Churchill’s overall guilt regarding the destruction and death that Bomber Harris’s command had wrought during the war was something that he would rather forget than honour. Consequently, the lack of preservation of important bases and aircraft following the war years.

    My father, James Morgan Sr., joined the RCAF in May 1948 and retired from active service in 1979. As a base BRAT (born, raised and transferred), I grew up around RCAF lore and the stories I would pick up from those aircrew who had wartime experience.

    In August, 2004, I celebrated my Dad’s 75th birthday by taking him on a cross-Canada tour of many of the airbases he served at during his RCAF career. Since he had gone through Basic Training at No. 2 Manning Depot in Trenton, Ontario, it was only logical and appropriate that this was the place to start our tour.

    In the rear of the Air Museum hanger, the restoration of RAF Squadron 644 Halifax NA337 was nearing completion. I had the privilege of being able to complete a photo journal of the restoration progress from nose to tail (inside and out) on this aircraft to date.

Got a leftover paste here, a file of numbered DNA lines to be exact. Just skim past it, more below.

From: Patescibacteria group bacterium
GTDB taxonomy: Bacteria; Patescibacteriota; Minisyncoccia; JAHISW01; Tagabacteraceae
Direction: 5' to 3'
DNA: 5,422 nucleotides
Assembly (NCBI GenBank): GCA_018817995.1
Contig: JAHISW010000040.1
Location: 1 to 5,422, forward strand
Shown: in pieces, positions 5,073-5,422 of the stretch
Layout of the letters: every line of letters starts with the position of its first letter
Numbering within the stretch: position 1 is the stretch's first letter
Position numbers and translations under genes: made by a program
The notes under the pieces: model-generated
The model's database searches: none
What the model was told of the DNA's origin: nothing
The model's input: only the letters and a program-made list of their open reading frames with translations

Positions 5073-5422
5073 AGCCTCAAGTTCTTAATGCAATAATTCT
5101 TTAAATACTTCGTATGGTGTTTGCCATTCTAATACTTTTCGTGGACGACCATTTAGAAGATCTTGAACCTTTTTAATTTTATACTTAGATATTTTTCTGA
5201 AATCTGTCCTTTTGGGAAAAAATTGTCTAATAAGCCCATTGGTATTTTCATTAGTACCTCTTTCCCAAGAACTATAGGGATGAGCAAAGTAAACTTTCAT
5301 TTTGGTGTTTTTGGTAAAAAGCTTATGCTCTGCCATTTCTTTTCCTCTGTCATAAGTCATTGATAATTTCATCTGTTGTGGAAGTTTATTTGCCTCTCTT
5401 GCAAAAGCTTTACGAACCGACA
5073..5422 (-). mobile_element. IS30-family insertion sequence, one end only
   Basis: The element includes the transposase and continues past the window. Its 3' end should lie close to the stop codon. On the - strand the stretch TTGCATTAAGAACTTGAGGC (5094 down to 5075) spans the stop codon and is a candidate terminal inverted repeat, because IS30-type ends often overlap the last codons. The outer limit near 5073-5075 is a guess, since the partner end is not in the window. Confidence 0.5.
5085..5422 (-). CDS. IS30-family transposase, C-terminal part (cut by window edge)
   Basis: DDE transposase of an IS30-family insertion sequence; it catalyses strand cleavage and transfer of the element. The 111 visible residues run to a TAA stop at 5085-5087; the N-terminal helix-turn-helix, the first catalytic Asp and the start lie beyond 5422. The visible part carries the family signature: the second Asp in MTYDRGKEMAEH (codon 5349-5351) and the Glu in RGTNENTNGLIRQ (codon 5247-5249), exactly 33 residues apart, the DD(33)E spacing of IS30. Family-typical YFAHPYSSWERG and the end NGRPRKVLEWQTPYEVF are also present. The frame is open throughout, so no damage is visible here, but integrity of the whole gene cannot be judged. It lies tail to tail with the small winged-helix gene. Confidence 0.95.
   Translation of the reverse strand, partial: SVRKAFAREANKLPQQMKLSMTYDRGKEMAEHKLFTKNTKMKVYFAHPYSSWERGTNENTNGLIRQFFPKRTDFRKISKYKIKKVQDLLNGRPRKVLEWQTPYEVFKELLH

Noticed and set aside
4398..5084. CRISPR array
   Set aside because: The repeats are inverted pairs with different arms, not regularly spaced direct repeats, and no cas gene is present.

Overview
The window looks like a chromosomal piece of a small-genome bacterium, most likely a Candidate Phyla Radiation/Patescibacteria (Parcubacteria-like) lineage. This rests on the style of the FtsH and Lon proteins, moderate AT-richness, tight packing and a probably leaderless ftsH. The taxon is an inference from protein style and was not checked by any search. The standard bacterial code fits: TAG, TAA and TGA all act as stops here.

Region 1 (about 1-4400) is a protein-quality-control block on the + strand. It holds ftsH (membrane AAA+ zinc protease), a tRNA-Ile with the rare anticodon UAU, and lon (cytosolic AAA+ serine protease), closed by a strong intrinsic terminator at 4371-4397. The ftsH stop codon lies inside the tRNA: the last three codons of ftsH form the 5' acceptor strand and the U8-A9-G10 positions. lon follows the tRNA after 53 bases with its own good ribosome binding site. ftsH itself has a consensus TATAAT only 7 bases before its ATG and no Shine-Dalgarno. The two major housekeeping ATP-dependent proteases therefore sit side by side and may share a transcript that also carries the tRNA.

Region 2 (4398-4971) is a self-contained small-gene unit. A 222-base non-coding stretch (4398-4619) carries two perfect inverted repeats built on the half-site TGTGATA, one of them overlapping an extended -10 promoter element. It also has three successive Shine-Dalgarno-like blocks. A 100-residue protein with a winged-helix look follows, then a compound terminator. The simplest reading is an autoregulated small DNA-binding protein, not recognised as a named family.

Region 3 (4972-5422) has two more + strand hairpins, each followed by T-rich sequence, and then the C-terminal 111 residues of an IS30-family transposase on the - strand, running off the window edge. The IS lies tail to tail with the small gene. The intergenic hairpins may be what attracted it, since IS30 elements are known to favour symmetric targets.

While taking photos of the completed rear gunner’s position, I was standing on a ladder trying to get the best photo of the interior of the gunner’s station when an older gentleman saw what I was doing and steadied the ladder for me. When I came down the ladder, he commented, “That used to be my office!” I queried him regarding that statement and he told me that this was his aircraft and that was where he was located when NA337 went down in the lake in Norway.

    Now, you have to remember that I did not know the whole story behind NA337. At that time, I did not realize I was talking to the only survivor of that crash, the former Flight Sergeant Thomas Weightman. He’d been in Norway when they recovered the Halifax and he noted that when they examined it, they found his thermos in exactly the same place he’d put it and it still had coffee in it! I didn’t even take a photo of him standing under the rear guns…why, I have no idea. It is something I’ve deeply regretted since.